Though initially sympathetic, the now-irritated novelist struggles to see himself in Mark Duggan and, thus, fails to recognize the humanity of you, with whom he is in intimate conversation. Even so, his response is not without basis considering the construction of race, which leads readers (at least this reader) to assume “the man made of English sky” is not black.
While in graduate school a professor assigned Black Life, a collection of poems seemingly having nothing to do with black people and everything to do with the attitudes and images the color black connotes. A “black life,” as the author describes in the title poem, is “full of abuse… Dark purple monsters that are so full of blood they are a darkish bluish red.” This rendition substantiates claims Malcolm X made in his autobiography: Society cultivates a distaste for all things black.
Rankine does not let up, nor should she. “Stop-and-Frisk,” one of the collection’s situational scripts created in collaboration with photographer John Lucas, offers episodes in which police officers shake down unsuspecting motorists. Lest we forget, Rankine reminds readers that there are those who are expected to respect authority and others who are taught to expect it, those for whom laws apply loosely and others for whom laws (written and unwritten) apply with a vengeance.
Get on the ground. Get on the ground now. I must have
been speeding. No, you weren’t speeding. I wasn’t speed-
ing? You didn’t do anything wrong. Then why are you pulling
me over? Why am I pulled over? Put your hands where they
can be seen. Put your hands in the air. Put your hands up.
Such incidents, Citizen illustrates, are not isolated. New York City Police Department’s Stop-Question-and-Frisk program permits police to stop and search pedestrians based on suspected criminal activity. According to the New York Civil Liberties Union, during the first third of 2014, police stopped 38,456 New Yorkers. Of those, 54% were black, 27% Latino and 12% white. Well over 80% of those stopped and harassed were innocent. These “routine stops,” essentially, are routine only in that they happen to the same groups of people over and over again. The following refrain attests to and intensifies that fact.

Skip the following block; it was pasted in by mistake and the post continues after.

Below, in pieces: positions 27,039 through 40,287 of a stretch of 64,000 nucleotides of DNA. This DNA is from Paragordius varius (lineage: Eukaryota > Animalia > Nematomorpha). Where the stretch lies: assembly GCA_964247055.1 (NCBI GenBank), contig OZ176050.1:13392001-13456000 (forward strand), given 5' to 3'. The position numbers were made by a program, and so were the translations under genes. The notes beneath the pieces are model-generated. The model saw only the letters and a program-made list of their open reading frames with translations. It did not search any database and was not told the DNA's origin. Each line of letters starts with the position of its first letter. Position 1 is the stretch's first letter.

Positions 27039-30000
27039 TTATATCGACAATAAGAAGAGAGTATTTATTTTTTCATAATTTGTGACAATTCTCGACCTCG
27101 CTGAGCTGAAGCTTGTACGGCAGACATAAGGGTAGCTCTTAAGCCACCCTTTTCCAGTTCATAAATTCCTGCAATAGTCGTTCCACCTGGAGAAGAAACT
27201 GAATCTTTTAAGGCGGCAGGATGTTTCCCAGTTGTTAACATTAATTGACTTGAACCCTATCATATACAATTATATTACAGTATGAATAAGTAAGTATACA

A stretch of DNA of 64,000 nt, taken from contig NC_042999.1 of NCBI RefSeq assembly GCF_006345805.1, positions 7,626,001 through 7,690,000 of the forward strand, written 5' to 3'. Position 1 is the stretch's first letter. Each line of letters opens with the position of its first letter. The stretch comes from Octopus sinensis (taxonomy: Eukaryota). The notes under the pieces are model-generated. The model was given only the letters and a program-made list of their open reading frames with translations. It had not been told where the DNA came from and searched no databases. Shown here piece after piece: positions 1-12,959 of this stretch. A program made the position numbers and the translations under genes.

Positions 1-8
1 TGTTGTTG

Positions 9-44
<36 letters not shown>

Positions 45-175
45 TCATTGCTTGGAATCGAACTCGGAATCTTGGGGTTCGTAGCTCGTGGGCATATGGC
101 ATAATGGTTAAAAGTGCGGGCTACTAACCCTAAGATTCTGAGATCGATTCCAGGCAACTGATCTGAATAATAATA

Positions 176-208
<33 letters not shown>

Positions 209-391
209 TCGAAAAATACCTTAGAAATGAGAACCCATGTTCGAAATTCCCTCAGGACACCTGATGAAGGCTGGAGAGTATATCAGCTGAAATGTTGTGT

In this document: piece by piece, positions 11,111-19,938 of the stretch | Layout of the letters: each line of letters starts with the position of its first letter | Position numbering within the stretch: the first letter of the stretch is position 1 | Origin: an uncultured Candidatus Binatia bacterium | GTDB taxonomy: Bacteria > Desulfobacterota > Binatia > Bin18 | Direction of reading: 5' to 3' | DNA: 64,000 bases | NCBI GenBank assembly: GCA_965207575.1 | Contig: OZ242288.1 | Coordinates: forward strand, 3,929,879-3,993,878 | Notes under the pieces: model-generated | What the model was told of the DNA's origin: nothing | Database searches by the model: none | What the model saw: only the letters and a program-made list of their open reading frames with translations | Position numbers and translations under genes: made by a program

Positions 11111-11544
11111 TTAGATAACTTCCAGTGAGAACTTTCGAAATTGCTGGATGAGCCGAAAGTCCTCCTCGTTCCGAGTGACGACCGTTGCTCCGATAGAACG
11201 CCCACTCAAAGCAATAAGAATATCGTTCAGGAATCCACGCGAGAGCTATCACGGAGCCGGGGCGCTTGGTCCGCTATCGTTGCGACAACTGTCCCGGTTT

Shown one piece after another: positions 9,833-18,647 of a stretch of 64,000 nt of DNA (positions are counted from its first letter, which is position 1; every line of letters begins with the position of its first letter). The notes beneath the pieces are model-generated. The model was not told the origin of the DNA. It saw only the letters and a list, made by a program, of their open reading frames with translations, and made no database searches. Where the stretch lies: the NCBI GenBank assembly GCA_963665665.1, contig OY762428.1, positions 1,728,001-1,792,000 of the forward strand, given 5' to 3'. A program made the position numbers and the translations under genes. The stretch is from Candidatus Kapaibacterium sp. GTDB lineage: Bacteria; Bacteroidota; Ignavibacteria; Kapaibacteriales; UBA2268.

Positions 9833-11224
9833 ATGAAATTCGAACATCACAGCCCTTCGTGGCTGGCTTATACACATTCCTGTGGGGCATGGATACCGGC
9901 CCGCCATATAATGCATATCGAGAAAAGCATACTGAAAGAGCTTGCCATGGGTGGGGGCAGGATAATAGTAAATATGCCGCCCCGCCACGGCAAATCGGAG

And you are not the guy and still you fit the description
because there is only one guy who is always the guy fitting
A second refrain reaffirms Rankine’s argument, complicates syntax and elevates music.
Each time it begins in the same way, it doesn’t begin the
same way, each time it begins it’s the same.
I’d been browsing the shelves for a few minutes, even interacting with one of the associates, asking about one of the products and made my way to the counter to complete my purchase. During my transaction, the cashier asked to “peek in my bag.” Confused, I asked, “Peek? Peek where?” Surely, she could not mean my purse. She was, indeed, asking me to show its contents. In a state of confusion, I complied. She looked inside and, apparently satisfied I had not stolen anything, proceeded to ring me up as if nothing could be more normal.
Citizen is compelled by more than mere circumstance. Claudia Rankine’s deadpan delivery builds tension and, in an unexpected psychological reversal, emphasizes urgency. Rankine, author of four previous collections and the recipient of countless honors, manages the work, careful not to bend it to her will. Readers will either personalize each incident like congregants would a Sunday morning sermon or be amazed at the frequency with which such incidents occur. As the judges’ citation for the Jackson Poetry Prize notes, “[Citizen does] the work of art of the highest order—teaching, chastening, changing, astounding, and humanizing the reader.”
Nicole Sealey is a writer. She lives in Brooklyn with her husband, poet John Murillo.